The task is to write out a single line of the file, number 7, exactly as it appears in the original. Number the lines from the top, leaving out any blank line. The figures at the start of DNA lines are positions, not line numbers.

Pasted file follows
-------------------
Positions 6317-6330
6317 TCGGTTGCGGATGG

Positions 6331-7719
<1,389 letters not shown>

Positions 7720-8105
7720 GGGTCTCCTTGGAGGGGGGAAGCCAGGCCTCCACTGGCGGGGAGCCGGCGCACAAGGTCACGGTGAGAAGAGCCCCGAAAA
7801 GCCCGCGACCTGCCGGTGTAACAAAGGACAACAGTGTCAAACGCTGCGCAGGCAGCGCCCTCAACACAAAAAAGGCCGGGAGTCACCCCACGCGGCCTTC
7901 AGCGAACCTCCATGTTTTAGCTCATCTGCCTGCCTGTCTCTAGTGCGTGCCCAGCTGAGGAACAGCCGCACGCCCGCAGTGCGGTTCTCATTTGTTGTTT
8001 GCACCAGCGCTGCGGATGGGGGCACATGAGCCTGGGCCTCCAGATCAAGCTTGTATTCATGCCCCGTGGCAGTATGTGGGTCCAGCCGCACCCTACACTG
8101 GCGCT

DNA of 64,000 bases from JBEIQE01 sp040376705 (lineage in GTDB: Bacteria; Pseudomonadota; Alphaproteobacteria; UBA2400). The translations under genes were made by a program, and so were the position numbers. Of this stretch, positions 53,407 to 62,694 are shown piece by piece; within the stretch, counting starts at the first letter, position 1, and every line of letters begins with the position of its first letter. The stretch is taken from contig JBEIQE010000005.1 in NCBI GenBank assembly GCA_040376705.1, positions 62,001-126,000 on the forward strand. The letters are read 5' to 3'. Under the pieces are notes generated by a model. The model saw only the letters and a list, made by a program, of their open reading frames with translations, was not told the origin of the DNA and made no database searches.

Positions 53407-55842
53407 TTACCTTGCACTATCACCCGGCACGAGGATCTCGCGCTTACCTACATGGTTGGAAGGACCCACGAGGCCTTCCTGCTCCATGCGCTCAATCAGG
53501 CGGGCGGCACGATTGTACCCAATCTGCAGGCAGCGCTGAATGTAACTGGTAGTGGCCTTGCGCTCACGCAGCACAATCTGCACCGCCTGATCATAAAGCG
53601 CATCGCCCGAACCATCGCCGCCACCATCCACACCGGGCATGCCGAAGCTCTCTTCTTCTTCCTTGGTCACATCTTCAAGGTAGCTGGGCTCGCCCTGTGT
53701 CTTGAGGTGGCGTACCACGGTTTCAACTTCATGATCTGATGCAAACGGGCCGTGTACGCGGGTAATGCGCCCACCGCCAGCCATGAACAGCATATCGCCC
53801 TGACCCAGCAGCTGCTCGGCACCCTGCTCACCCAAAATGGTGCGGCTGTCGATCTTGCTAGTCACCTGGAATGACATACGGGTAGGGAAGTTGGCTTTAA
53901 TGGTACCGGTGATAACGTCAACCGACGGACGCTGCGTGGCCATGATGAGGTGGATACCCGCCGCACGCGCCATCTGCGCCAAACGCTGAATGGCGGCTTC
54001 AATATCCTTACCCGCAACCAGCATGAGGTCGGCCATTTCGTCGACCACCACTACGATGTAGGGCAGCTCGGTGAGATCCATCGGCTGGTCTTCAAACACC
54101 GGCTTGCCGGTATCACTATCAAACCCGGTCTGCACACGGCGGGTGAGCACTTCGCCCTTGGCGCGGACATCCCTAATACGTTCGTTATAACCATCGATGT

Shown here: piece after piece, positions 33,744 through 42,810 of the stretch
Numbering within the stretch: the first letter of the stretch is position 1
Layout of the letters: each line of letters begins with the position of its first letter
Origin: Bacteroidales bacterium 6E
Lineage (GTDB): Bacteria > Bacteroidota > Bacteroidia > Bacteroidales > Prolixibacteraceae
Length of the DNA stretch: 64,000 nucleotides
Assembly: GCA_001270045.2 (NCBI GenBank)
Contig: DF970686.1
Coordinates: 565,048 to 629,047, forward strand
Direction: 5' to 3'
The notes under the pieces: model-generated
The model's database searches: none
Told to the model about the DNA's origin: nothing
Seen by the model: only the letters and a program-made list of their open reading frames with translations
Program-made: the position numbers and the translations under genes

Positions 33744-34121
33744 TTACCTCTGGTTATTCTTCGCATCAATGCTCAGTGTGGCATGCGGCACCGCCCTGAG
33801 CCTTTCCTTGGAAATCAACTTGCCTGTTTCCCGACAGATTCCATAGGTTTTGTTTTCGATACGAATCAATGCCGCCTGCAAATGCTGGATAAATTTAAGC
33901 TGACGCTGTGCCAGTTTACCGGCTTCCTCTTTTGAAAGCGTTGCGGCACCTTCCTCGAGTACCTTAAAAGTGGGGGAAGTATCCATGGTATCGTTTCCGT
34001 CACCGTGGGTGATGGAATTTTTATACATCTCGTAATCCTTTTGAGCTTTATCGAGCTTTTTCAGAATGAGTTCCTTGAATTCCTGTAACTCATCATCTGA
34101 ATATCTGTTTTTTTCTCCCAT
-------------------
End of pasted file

7801 GCCCGCGACCTGCCGGTGTAACAAAGGACAACAGTGTCAAACGCTGCGCAGGCAGCGCCCTCAACACAAAAAAGGCCGGGAGTCACCCCACGCGGCCTTC